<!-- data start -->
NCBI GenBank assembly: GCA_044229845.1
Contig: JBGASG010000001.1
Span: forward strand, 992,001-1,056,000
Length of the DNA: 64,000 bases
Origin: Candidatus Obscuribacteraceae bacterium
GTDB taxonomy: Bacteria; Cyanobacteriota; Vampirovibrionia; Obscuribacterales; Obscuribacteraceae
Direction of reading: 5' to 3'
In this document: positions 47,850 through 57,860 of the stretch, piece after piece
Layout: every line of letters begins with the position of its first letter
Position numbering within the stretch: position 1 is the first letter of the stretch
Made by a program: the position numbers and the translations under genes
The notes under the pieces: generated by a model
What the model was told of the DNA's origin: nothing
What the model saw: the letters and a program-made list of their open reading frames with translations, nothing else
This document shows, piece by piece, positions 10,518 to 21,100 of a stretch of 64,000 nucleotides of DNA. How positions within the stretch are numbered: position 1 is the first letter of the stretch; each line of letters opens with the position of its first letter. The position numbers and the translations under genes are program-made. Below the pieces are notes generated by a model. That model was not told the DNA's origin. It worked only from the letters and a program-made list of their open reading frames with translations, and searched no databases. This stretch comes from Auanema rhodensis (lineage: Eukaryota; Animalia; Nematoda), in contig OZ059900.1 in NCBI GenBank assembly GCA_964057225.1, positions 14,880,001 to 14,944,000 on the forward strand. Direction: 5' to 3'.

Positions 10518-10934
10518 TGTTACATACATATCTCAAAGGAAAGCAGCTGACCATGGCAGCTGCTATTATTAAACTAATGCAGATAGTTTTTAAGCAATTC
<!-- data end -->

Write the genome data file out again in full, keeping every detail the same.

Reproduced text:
NCBI GenBank assembly: GCA_044229845.1
Contig: JBGASG010000001.1
Span: forward strand, 992,001-1,056,000
Length of the DNA: 64,000 bases
Origin: Candidatus Obscuribacteraceae bacterium
GTDB taxonomy: Bacteria; Cyanobacteriota; Vampirovibrionia; Obscuribacterales; Obscuribacteraceae
Direction of reading: 5' to 3'
In this document: positions 47,850 through 57,860 of the stretch, piece after piece
Layout: every line of letters begins with the position of its first letter
Position numbering within the stretch: position 1 is the first letter of the stretch
Made by a program: the position numbers and the translations under genes
The notes under the pieces: generated by a model
What the model was told of the DNA's origin: nothing
What the model saw: the letters and a program-made list of their open reading frames with translations, nothing else
This document shows, piece by piece, positions 10,518 to 21,100 of a stretch of 64,000 nucleotides of DNA. How positions within the stretch are numbered: position 1 is the first letter of the stretch; each line of letters opens with the position of its first letter. The position numbers and the translations under genes are program-made. Below the pieces are notes generated by a model. That model was not told the DNA's origin. It worked only from the letters and a program-made list of their open reading frames with translations, and searched no databases. This stretch comes from Auanema rhodensis (lineage: Eukaryota; Animalia; Nematoda), in contig OZ059900.1 in NCBI GenBank assembly GCA_964057225.1, positions 14,880,001 to 14,944,000 on the forward strand. Direction: 5' to 3'.

Positions 10518-10934
10518 TGTTACATACATATCTCAAAGGAAAGCAGCTGACCATGGCAGCTGCTATTATTAAACTAATGCAGATAGTTTTTAAGCAATTC